Roman Polanski celebrated his 80th birthday this August. The director, born in Paris to Polish parents, has produced a varied body of work over four decades, from the lavish farce The Fearless Vampire Killers to the cruise ship erotic thriller Bitter Moon to the recent comedy of Manhattan-manners Carnage. The films for which he enjoys the most acclaim are those he made in the 1970’s: Repulsion, Rosemary’s Baby, The Tenant, and of course Chinatown, one of the best American films ever made, with what some have called the best screenplay ever written (by Robert Towne, though Polanski changed the ending at the last minute: Towne reportedly referred to Polanski’s relentlessly bleak finale as the “tunnel at the end of the light”).
This year saw the DCP restoration of one of his most revered and long unavailable films, the epic Tess, a period piece about Tess d’Ubervilles’ life and misery, the lead played without spectacle or vanity by a 17-year-old Nastassja Kinski. The story chronicles Tess’ doomed efforts to establish her own space and the legion of men who disappoint her—a drunk father, a sexually violent cousin, and a selfish idealist masquerading as a philosopher, who abandons her once he discovers she is not the pure countrygirl he’d fantasied her to be. Tess is a kind of idealist too, dedicating herself to bone-grinding labour and refusing all the privileges her striking beauty makes available.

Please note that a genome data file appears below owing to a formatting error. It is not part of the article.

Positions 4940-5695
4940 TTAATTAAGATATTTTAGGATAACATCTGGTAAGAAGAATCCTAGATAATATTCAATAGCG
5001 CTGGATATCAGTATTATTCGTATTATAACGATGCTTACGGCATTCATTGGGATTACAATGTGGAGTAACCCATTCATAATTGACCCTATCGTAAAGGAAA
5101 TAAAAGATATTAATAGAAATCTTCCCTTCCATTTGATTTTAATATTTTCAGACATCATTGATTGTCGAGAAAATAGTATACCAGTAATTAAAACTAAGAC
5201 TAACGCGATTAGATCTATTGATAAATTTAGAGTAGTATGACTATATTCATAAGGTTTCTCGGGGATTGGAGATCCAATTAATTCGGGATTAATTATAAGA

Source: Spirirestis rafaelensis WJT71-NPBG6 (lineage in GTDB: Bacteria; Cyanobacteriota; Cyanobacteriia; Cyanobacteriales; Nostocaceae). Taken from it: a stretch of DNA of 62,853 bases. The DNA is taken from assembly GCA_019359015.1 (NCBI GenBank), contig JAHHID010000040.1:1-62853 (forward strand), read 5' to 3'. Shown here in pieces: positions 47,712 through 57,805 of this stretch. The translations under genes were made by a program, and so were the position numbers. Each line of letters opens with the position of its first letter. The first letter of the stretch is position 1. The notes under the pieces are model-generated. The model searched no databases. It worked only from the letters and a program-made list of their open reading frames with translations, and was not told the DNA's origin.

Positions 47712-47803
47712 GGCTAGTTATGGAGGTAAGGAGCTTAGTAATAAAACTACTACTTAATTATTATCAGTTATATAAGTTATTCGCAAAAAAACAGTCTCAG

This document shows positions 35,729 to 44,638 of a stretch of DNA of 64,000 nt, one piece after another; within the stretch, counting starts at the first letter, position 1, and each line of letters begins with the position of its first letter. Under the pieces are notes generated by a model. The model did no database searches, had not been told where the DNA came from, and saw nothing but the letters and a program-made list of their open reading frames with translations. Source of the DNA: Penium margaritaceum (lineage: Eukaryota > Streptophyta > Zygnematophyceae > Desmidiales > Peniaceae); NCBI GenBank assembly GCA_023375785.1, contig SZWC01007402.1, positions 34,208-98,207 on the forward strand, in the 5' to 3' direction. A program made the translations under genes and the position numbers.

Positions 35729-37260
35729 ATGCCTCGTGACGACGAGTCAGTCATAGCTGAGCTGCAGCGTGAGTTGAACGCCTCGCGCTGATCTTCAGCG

Though the film is in every way expansive, stretched out nearly three hours, a panorama of open skies and vast fields, the atmosphere is cramped and claustrophobic: everywhere Tess goes, she is offered the same cheap attention and is met with the same bitter slander when she refuses it. Her world narrows and her spirit hardens until only a brisk and unelaborate murder provides her some genuine satisfaction. There is no other way out of this world.
Again and again Polanski returns to the lives of women, using various genres—horror, noir, costume drama—to explore the forms of suffering and abuse visited upon them; each genre provides a unique world, whose structures and constraints cramp and undermine women in unique kinds of ways. Polanski uses a world and its limits—often so limited as to extend no further than the walls of an apartment—to disclose something about a particular woman, and uses the actions and agitations of a woman to tell us about a world.